NBA

Raptors to sell more than 3,000 seats at regular-season games in virus-ravaged Florida

The Toronto Raptors announced Tuesday they are permitting a limited number of fans to attend games at Amalie Arena in Tampa, with plans to sell 3,800 seats for regular-season games but fewer than 3,200 for Friday's pre-season game against Miami.

Physically distanced fans over age 2 must wear mask, complete health survey

Kyle Lowry shoots a free throw against the Los Angeles Lakers in front of virtual fans in the NBA bubble in Orlando, Fla., on Aug. 1, 2020. The Raptors announced Tuesday that they are permitting a limited number of fans to attend their regular-season games at Amalie Arena in Tampa. (Jim Poorten/Getty Images)

The Toronto Raptors will have fans at their Florida home games this season.

The Raptors announced Tuesday they are permitting a limited number of fans to attend games at Tampa's Amalie Arena — normally home to NHL team the Tampa Bay Lightning — with plans to sell 3,800 seats for regular-season games but fewer than 3,200 for Friday's pre-season game against Miami.

There will be no floor seats available, nor any seats within 30 feet of the court. Seating will be physically distanced; fans over the age of two must wear a mask; fans must complete a health survey screening upon entry; and there will be cashless payments for parking and food and beverage services.

The Raptors said there will also be enhanced surface and air disinfection systems in place.

Only a handful of NBA teams, including Orlando, Memphis, Utah and Atlanta, have announced that they will permit fans at games this season so far, and all in limited numbers.

Toronto only team playing outside its market

Friday will mark the first time the Raptors have played in front of fans since March 9 in Utah.

The league shuttered two days after that because of COVID-19 before restarting four months later in the NBA "bubble" at Walt Disney World.

Because of Canada's COVID-19 travel restrictions, Toronto is the only team in the league that is playing outside its market for at least the beginning of the season.

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Had the Raptors been permitted to stay in Toronto, current restrictions on indoor gatherings would likely have prevented them from having fans at Scotiabank Arena.

Florida has been a hotbed for COVID-19, surpassing 20,000 deaths on Monday. The Sunshine State has seen more than 1.13 million total cases since the outbreak began last March.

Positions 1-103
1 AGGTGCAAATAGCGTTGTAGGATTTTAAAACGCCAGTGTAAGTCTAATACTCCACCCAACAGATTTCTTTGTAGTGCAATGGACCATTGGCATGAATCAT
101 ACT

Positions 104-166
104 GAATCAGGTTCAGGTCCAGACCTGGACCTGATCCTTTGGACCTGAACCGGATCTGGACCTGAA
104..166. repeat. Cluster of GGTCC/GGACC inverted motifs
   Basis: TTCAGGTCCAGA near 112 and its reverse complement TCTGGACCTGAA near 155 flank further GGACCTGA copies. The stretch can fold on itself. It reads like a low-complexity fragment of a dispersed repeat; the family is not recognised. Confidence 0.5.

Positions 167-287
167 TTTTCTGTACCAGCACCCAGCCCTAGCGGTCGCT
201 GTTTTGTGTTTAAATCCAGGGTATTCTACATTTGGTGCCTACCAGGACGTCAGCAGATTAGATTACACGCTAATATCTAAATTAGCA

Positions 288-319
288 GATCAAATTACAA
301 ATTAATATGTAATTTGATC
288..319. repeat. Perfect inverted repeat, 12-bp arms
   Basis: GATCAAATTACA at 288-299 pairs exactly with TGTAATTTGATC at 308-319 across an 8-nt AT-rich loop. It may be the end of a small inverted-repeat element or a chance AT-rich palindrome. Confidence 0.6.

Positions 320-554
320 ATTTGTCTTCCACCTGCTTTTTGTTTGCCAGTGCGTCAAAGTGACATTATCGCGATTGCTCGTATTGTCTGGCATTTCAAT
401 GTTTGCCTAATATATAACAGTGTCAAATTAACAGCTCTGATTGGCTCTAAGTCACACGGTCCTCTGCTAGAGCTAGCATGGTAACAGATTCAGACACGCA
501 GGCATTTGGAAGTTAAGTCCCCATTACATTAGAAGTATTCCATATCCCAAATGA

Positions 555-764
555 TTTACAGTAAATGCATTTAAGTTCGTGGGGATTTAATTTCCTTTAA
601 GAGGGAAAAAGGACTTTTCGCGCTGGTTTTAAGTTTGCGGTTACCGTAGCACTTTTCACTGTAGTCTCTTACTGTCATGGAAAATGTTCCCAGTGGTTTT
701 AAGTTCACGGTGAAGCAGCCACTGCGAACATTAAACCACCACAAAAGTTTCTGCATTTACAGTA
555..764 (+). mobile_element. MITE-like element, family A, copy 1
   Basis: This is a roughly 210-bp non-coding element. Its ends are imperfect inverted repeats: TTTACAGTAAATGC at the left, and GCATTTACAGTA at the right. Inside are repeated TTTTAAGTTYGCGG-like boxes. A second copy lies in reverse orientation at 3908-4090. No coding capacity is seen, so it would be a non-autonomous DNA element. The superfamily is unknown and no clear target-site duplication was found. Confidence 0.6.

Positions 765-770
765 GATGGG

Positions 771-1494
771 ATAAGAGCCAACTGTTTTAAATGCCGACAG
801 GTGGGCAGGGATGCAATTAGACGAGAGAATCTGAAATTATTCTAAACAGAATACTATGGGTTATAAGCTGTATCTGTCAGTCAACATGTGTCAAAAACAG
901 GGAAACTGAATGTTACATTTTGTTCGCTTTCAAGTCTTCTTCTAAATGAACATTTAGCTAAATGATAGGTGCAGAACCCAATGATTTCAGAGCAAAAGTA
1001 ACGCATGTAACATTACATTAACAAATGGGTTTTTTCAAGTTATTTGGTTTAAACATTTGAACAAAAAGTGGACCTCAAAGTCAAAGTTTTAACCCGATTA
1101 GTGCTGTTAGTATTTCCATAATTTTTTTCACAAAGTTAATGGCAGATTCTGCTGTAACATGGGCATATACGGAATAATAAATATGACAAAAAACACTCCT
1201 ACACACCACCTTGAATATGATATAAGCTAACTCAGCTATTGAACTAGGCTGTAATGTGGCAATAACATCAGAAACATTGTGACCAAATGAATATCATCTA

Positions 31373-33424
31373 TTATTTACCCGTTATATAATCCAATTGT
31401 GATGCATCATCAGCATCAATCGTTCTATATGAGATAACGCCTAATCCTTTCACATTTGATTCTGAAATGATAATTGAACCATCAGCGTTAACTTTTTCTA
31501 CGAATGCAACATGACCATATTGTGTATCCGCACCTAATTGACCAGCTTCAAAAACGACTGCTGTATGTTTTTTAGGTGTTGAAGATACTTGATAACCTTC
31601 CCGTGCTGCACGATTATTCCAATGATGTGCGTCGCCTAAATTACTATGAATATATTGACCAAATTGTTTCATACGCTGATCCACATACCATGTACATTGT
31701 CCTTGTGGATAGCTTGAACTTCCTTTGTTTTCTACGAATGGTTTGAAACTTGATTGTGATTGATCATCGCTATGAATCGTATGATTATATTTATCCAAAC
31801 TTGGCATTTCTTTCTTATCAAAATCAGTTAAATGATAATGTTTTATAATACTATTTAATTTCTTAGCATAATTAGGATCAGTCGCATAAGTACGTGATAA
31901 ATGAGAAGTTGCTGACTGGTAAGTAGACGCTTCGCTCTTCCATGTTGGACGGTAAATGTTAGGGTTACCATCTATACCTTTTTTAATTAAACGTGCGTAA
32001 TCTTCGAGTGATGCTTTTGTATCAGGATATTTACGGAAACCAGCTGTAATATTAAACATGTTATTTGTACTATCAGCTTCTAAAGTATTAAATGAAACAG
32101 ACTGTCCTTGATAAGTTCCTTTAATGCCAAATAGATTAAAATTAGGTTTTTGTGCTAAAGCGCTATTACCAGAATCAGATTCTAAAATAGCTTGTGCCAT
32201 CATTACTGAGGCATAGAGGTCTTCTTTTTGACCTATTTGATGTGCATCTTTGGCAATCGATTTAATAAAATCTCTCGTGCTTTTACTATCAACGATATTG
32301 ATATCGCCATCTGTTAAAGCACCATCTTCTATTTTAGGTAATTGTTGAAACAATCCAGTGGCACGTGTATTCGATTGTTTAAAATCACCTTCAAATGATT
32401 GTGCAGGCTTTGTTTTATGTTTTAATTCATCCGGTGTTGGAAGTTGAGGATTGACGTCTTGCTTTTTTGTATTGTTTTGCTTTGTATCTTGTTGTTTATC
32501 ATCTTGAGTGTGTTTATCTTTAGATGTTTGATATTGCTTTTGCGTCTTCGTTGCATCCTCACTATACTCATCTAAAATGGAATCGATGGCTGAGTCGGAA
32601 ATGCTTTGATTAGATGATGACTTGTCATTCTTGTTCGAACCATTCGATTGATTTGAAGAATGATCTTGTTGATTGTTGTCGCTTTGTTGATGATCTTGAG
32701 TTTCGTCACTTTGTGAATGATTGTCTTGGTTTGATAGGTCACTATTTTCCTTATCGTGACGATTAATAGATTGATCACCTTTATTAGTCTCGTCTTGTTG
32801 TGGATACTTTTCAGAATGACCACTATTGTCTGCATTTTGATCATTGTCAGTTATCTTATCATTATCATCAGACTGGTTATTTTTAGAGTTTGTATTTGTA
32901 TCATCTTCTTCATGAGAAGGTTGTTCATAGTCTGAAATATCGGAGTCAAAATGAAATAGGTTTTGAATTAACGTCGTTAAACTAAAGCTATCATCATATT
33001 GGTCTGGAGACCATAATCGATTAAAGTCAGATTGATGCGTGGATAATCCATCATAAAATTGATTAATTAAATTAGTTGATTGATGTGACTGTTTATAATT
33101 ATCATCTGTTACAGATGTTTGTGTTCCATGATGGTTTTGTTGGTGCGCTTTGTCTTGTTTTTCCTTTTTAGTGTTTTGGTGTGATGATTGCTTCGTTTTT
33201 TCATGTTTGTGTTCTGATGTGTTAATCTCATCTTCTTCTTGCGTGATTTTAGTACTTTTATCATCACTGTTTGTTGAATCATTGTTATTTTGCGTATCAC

Tampa, where the Raptors will play, is located in Hillsborough County, which has seen more than 66,000 reported cases of coronavirus and 999 deaths since the beginning of the pandemic, according to a Johns Hopkins University database that tracks cases of the novel coronavirus.

Florida Health released COVID-19 guidelines on Tuesday about mass gatherings that recommended cancelling community-wide gatherings of more than 250 people in areas of minimal-to-moderate level of community transmission, and cancelling mass gatherings of any size in areas of substantial level of community transmission.

The Tampa Bay Buccaneers are allowing 25 per cent capacity at Raymond James Stadium (capacity: 65,890) for NFL games, which is the maximum allowed under NFL and U.S. Centers for Disease Control and Prevention guidelines.

Tickets go on sale Thursday morning

"In these unique and challenging times, the Raptors are grateful to be able to work closely with the NBA, the Lightning organization and local public health officials to create a safe opportunity for a limited number of fans to take in games," said a statement from Tom McDonald, vice-president of ticket sales and service with Maple Leafs Sports & Entertainment, which owns the Raptors. 

"As the Raptors call Tampa home for the start of the NBA season, the team looks forward to the opportunity to thank the community for their support while continually emphasizing the important steps required of all of us for a full return of fans when it is safe to do so."

Tickets for the first 11 games start at $30 US and go on sale on Ticketmaster.com on Thursday morning.

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